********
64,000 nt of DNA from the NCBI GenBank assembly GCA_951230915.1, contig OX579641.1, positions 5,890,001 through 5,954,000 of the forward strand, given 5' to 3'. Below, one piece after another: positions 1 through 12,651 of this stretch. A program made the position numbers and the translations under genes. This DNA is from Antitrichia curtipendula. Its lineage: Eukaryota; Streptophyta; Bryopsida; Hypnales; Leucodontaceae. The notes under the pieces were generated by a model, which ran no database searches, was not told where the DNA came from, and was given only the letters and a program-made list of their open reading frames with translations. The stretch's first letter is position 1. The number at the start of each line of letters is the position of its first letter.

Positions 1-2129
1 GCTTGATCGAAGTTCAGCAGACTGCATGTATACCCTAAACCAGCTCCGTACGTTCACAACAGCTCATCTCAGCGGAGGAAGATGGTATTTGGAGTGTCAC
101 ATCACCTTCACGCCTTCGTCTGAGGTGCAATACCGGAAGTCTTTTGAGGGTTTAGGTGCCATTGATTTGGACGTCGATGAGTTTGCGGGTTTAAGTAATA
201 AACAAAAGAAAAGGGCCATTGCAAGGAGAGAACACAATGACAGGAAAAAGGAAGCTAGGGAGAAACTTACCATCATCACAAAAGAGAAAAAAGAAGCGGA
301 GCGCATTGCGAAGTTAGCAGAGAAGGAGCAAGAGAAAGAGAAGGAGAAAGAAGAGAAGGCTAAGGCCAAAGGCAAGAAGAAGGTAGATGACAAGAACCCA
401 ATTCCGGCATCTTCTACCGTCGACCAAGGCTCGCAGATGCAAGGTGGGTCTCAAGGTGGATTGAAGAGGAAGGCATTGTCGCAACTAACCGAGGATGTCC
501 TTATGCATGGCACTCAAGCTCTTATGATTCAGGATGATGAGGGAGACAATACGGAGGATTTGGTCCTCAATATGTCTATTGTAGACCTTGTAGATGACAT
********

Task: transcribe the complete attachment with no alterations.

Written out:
64,000 nt of DNA from the NCBI GenBank assembly GCA_951230915.1, contig OX579641.1, positions 5,890,001 through 5,954,000 of the forward strand, given 5' to 3'. Below, one piece after another: positions 1 through 12,651 of this stretch. A program made the position numbers and the translations under genes. This DNA is from Antitrichia curtipendula. Its lineage: Eukaryota; Streptophyta; Bryopsida; Hypnales; Leucodontaceae. The notes under the pieces were generated by a model, which ran no database searches, was not told where the DNA came from, and was given only the letters and a program-made list of their open reading frames with translations. The stretch's first letter is position 1. The number at the start of each line of letters is the position of its first letter.

Positions 1-2129
1 GCTTGATCGAAGTTCAGCAGACTGCATGTATACCCTAAACCAGCTCCGTACGTTCACAACAGCTCATCTCAGCGGAGGAAGATGGTATTTGGAGTGTCAC
101 ATCACCTTCACGCCTTCGTCTGAGGTGCAATACCGGAAGTCTTTTGAGGGTTTAGGTGCCATTGATTTGGACGTCGATGAGTTTGCGGGTTTAAGTAATA
201 AACAAAAGAAAAGGGCCATTGCAAGGAGAGAACACAATGACAGGAAAAAGGAAGCTAGGGAGAAACTTACCATCATCACAAAAGAGAAAAAAGAAGCGGA
301 GCGCATTGCGAAGTTAGCAGAGAAGGAGCAAGAGAAAGAGAAGGAGAAAGAAGAGAAGGCTAAGGCCAAAGGCAAGAAGAAGGTAGATGACAAGAACCCA
401 ATTCCGGCATCTTCTACCGTCGACCAAGGCTCGCAGATGCAAGGTGGGTCTCAAGGTGGATTGAAGAGGAAGGCATTGTCGCAACTAACCGAGGATGTCC
501 TTATGCATGGCACTCAAGCTCTTATGATTCAGGATGATGAGGGAGACAATACGGAGGATTTGGTCCTCAATATGTCTATTGTAGACCTTGTAGATGACAT